Declan O’Keeffe, Head of Communications at Clongowes Wood College SJ, recently returned from the Camino de Santiago pilgrimage in Spain. He hiked the ancient pilgrim route last year with his friends, but sadly since then, his friend Fran passed away due to cancer. This year they carried the memory of Fran with them as they continued their journey toward Santiago de Compostela. In this blog, Declan offered some hard-earned insights along the way.
Fran was the noblest, the smartest, the gentlest of men. He was a loving husband, a doting father and a loyal friend. We all miss him madly and can only strive to be half the person that Fran was. He has left a huge hole that can never be filled and it was our privilege to have known and loved him and to be counted as his friend.
Fran has taken a different Camino to us and is ahead of us on the road, but when we catch up with him again there’s going to be a hell of a party.
The Camino is all about the people, always has been and always will. While it involves hiking, it is not a hiking trip. While it is relaxing in many ways and great fun, it is not a holiday. Rather it is what it always has been – a pilgrimage with all the wonder and adventure that pilgrimages engender in pilgrims.
Daddy in Wonderland
Back in 2014 I had the privilege of accompanying my then 86-year-old father, Tom O’Keeffe, on the Camino de Santiago for four days. In that time, we walked some 60 km from the outskirts of Leon to Santa Catalina de Somoza by way of Mazarife, Hospital de Orbiga and Astorga.
Sir Tom the Da (Myles na gCopaleen fans) is still alive and well and living in Dublin in his ninth decade but no longer capable of such peregrinations, not that it stops him planning further campaigns.
This afternoon we returned to Mazarife and put up at the Albergue Tio Pepe once more. After dinner, I showed a picture of my dad to the landlady and nothing would do her but to take a picture of us to show him back home.
The Camino continues to provide. Thinking of you Dad.
A never-ending Camino
Last week, as we arrived back in Santiago 50 weeks to the day after our last visit, we noticed that our (off white) sneakers and (off white) walking trousers had acquired the sandy colour of the trail and that it was difficult to see where we stopped and where the Camino began. We have no intention of laboring the metaphor save to say that the Camino begins with the decision to undertake it and never ends. And that we mean to be back again real soon.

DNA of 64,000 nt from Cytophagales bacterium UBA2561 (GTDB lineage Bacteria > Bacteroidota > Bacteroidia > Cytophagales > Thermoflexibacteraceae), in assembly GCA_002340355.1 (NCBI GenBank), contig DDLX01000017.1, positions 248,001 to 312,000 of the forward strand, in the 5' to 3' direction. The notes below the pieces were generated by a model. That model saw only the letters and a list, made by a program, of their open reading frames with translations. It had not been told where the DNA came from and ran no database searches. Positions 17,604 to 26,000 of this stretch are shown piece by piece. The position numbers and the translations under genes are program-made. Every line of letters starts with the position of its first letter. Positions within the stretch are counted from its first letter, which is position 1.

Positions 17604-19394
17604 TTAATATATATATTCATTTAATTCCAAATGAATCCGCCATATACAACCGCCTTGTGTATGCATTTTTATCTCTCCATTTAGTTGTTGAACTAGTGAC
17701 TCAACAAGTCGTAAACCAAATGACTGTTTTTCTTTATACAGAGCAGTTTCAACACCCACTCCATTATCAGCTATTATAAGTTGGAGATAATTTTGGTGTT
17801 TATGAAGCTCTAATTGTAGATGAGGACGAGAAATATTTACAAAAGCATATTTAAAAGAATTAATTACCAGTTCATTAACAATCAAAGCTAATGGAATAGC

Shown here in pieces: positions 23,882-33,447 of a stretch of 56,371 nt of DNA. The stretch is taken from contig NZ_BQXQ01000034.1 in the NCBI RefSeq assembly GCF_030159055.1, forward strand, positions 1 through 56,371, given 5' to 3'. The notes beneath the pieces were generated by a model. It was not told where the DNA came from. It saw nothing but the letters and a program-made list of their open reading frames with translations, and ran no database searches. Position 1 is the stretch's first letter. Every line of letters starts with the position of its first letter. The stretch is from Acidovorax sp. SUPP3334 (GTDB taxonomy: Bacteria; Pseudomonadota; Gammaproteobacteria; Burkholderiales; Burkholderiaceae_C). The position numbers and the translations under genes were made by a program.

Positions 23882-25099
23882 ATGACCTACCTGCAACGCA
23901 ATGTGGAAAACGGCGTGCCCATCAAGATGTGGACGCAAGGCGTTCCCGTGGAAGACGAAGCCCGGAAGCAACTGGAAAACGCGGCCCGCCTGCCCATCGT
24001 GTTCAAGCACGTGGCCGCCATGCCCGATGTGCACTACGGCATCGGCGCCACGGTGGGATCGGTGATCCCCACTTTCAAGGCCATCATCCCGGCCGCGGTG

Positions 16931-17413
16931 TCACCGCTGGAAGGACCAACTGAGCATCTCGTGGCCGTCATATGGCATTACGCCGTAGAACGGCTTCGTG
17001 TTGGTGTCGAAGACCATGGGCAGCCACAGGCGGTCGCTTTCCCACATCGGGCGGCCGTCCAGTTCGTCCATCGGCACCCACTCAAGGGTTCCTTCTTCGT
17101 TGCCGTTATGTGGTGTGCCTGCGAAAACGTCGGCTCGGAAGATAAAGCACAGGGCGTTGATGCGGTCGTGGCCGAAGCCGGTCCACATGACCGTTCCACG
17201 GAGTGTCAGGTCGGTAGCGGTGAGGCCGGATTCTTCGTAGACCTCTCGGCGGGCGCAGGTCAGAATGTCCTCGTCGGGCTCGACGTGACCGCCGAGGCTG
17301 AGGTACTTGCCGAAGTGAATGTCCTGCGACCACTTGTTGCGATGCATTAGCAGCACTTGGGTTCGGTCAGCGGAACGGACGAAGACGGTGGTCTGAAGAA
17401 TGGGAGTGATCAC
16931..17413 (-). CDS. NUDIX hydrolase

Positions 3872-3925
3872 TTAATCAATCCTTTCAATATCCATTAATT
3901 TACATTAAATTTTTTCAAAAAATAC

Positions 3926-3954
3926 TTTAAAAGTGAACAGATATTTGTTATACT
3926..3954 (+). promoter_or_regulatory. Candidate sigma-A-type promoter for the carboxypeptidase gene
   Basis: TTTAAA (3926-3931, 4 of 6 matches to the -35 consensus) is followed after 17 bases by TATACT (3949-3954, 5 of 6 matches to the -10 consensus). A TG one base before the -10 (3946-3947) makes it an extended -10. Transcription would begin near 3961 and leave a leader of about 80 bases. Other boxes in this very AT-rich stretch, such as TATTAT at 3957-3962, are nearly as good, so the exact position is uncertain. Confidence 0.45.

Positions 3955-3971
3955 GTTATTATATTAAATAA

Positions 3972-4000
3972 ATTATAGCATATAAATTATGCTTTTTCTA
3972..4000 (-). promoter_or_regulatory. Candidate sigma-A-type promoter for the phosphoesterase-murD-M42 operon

“For those who understand, no explanation is needed. For those who do not understand, no explanation is possible.”
Fran couldn’t make it in person but was with us in spirit every step of the way. The factor 50 sun cream that he donated on the last day of his Camino protected our delicate bonce all the way to Santiago as did his baseball cap, which we had the honour of wearing with pride.
Fran’s memory was invoked regularly by yours truly and his other travelling companions, John Brophy and Carolyn Murphy during the many all-day conversations that the Camino encourages. Often of an evening, when in doubt, we would ask: ‘What would Fran do?” and the inevitable answer always led to much merriment and an all-round good time…
The gift of time
Time is the great gift: none of us knows for sure how big our portion is, which makes it all the more important to use it while it is still ours. The ability to be aware of the passing moments as they pass, as opposed to bemoaning their passing in hindsight is a great gift. If our time on the Camino is to be worth anything (and it is worth much) it should be reflected in our lives here and hereafter.
Set the world on fire
Ignatius of Loyola, founder of the Compañía de Jesús or Jesuits often ended his letters to his companions setting off on the missions with the expression ite, inflammate omnia—‘go, set the world on fire.’ It is a laudable ambition and one that we do well to follow as our pilgrimages unfold and our paths continue to be revealed to us.